12:47 AimHere: I guess it doesn't like rounding up

12:48 Luyt: Floating point is only an approximation. And ##(type 1/3) is not the same as ##(type (/ 1.0 3.0))

12:48 lazybot: (type 1/3) ⇒ clojure.lang.Ratio

12:48 (type (/ 1.0 3.0)) ⇒ java.lang.Double

12:49 TimMc: AimHere: Oh, what the...

12:49 Luyt: So? ##(== 1 1.0)

12:49 lazybot: ⇒ true

12:50 Luyt: Apparently 1.0 is a value that can be represented exactly in floating point.

12:50 AimHere: But neither 1/3 nor 1/6 can be represented exactly

12:50 Luyt: But 1.0/3.0 is 0.3333333333333333 and where does the 333333333 end?

12:50 AimHere: Well unless you're taking a base with 3 (and/or 2) as the factor

12:51 tufflax: So why the difference in 1/6 and 1/3 results?

12:51 in the

12:51 as above :YP

12:51 AimHere: Maybe the internal representation of clojure doubles is in base 81

12:52 Luyt: I think it's caused by the floating point implementation of the machine on which the code executes.

12:52 The same problem crops up in any other program language which uses floating point.

12:53 tufflax: Most (?) other languages don't have ratios though

12:53 AimHere: Well what other languages manage to compare double floats to inbuilt integer rational types?

12:53 I mean, it's nice that it even works some of the time

12:54 tufflax: Hehe, I don't know about that :)

12:56 TimMc: I'd prefer consistency.

12:56 I don't see any tickets on this; filing one.

12:56 dnolen: TimMc: ticket about what?

12:57 AimHere: The == operator isn't overly consistent when comparing number types that were never meant to be compared in the first place !

12:58 It's a lucky day in most languages if your floating point type manages to equate 1/3 and 2/6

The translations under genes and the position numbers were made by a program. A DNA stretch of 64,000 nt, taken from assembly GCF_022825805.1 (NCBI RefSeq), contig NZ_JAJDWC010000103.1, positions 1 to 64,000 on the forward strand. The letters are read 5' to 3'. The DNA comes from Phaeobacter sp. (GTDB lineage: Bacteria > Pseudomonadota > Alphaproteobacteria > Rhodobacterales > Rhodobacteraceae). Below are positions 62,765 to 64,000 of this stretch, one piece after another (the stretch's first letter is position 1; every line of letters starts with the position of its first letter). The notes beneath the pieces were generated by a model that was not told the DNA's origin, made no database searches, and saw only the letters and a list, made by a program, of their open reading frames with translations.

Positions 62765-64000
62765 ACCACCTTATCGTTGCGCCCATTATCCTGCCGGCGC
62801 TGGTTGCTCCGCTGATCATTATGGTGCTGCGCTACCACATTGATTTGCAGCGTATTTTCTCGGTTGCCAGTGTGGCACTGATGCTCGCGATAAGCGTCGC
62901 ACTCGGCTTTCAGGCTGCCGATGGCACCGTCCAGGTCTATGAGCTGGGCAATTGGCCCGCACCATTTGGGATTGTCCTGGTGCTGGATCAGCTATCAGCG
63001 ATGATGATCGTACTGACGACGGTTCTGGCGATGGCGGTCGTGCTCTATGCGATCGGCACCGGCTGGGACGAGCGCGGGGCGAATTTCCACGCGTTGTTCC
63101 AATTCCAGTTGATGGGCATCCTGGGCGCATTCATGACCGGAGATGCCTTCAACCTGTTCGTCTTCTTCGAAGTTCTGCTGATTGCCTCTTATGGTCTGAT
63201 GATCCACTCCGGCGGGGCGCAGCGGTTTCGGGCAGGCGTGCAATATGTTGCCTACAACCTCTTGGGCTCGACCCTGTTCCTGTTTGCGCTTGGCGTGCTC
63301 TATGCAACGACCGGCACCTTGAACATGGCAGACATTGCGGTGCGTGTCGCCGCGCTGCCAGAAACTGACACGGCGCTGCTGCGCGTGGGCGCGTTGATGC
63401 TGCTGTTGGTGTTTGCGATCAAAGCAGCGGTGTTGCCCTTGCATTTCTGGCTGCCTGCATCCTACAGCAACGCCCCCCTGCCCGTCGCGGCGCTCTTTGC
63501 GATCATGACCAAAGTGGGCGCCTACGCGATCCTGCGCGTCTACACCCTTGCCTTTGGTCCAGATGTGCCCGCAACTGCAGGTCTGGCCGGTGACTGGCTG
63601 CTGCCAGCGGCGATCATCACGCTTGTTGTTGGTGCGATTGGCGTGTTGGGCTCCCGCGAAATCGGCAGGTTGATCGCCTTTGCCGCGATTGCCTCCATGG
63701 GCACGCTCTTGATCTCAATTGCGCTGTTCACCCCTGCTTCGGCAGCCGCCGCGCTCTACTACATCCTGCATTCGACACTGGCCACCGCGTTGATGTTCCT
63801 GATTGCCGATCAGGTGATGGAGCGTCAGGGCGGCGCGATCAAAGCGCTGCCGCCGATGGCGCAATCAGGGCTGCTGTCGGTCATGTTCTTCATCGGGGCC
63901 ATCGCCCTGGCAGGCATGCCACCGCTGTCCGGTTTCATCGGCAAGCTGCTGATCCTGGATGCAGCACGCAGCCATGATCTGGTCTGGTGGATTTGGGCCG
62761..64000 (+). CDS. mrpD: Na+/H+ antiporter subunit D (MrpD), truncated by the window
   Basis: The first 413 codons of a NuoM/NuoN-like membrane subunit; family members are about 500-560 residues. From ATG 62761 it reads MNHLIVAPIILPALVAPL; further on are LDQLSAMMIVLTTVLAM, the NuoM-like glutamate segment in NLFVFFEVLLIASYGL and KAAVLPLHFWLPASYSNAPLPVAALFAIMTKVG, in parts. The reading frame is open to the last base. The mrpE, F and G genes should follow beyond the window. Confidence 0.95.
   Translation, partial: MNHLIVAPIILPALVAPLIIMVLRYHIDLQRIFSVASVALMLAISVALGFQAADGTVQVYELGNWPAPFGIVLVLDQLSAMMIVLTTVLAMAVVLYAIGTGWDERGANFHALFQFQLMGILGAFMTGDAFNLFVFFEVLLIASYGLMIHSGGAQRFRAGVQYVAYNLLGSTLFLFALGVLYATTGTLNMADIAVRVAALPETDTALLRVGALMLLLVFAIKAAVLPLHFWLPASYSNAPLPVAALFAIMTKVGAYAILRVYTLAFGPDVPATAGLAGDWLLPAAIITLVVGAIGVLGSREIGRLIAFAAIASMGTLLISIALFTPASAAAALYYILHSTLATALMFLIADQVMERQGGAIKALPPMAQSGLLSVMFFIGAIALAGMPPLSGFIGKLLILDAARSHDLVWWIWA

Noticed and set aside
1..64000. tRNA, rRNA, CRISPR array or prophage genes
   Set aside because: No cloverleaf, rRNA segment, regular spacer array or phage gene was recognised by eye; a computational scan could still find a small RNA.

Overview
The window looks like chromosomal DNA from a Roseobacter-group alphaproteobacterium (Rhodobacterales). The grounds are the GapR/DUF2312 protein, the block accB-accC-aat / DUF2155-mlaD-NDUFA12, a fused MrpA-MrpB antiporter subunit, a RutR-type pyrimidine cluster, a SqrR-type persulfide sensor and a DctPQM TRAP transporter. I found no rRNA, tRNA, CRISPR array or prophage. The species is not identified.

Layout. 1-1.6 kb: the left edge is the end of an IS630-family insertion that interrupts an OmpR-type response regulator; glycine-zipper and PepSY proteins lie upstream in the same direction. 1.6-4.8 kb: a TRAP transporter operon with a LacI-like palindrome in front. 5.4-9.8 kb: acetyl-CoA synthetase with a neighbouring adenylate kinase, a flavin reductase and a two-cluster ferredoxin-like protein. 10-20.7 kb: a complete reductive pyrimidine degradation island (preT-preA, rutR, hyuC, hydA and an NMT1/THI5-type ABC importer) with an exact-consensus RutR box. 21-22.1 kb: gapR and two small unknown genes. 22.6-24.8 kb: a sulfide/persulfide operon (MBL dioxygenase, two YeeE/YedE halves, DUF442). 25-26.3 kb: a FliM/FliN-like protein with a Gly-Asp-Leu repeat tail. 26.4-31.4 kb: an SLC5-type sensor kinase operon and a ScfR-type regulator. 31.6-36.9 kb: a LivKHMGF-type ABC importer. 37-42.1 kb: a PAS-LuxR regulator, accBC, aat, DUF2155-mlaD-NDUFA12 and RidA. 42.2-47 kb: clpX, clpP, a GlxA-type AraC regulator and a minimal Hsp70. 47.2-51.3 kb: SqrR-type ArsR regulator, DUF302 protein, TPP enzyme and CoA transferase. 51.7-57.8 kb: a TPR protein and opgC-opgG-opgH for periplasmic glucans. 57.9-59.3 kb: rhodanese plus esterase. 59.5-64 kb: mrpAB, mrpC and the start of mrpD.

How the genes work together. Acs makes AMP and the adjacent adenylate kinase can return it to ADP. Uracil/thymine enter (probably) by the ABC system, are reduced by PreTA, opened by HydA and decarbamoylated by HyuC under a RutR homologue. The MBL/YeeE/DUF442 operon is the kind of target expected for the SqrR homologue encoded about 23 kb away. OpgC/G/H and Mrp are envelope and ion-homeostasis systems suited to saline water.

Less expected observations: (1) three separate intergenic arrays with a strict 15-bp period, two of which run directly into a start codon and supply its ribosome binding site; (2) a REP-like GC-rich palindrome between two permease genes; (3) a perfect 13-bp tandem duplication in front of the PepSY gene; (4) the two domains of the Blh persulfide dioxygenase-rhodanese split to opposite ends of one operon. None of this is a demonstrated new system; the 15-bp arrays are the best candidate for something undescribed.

12:58 TimMc: dnolen: (== ratios floats) being inconsistent

12:58 AimHere: Never mind casting to rationals

12:59 TimMc: dnolen: (== 1/x (/ x.0)) false for x = 6, 7, 13, true for x = 2, 3, 4, 5, 8, 9, 10, 11, 12, 14

13:00 $javadoc clojure.lang.Ratio

13:00 lazybot: http://download.oracle.com/javase/6/docs/api/clojure/lang/Ratio.html

13:00 TimMc: bah

13:07 AimHere: ##(#(if (= %2 0) 1 (*' %2 (%1 %1 (- %2 1)))) #(if (= %2 0) 1 (*' %2 (%1 %1 (- %2 1)))) 200)

13:07 lazybot: ⇒ 788657867364790503552363213932185062295135977687173263294742533244359449963403342920304284011984623904177212138919638830257642790242637105061926624952829931113462857270763317237396988943922445621451664240254033291864131227428294853277524242407573903240321257405579568... https://refheap.com/paste/369

13:07 AimHere: Oh sweet

13:09 TimMc: AimHere: Is that Ackerman?

13:09 AimHere: Nah, just a Y combinator on 200!

13:10 (#(%1 %1) #(%1 %1))

13:10 ##(#(%1 %1) #(%1 %1))

13:10 lazybot: java.lang.StackOverflowError

13:10 AimHere: Just have to stresstest the bot ;)

13:10 TimMc: ,(#(% %) #(% %))

13:10 clojurebot: #<RuntimeException java.lang.RuntimeException: java.lang.StackOverflowError>

13:16 TimMc: dnolen: Never mind, not filing a ticket.

13:16 AimHere, tufflax: ##(double 1/6)

13:16 lazybot: ⇒ 0.1666666666666667

13:16 TimMc: ##(/ 6.0)

13:16 lazybot: ⇒ 0.16666666666666666

13:17 TimMc: Inverting the float munges it enough to make it inequal with the ratio.

13:17 tufflax: why not? :p After thinking some more about it I think I have changed my view. I would expect ##(= 1/x (/ x.0)) to be true for all x, and that would, I think, be more useful. :P

13:18 Even if not totally true

13:18 TimMc: ##(3.0 (/ (/ 3.0)))

13:18 lazybot: java.lang.ClassCastException: java.lang.Double cannot be cast to clojure.lang.IFn

13:18 TimMc: ##(== 3.0 (/ (/ 3.0)))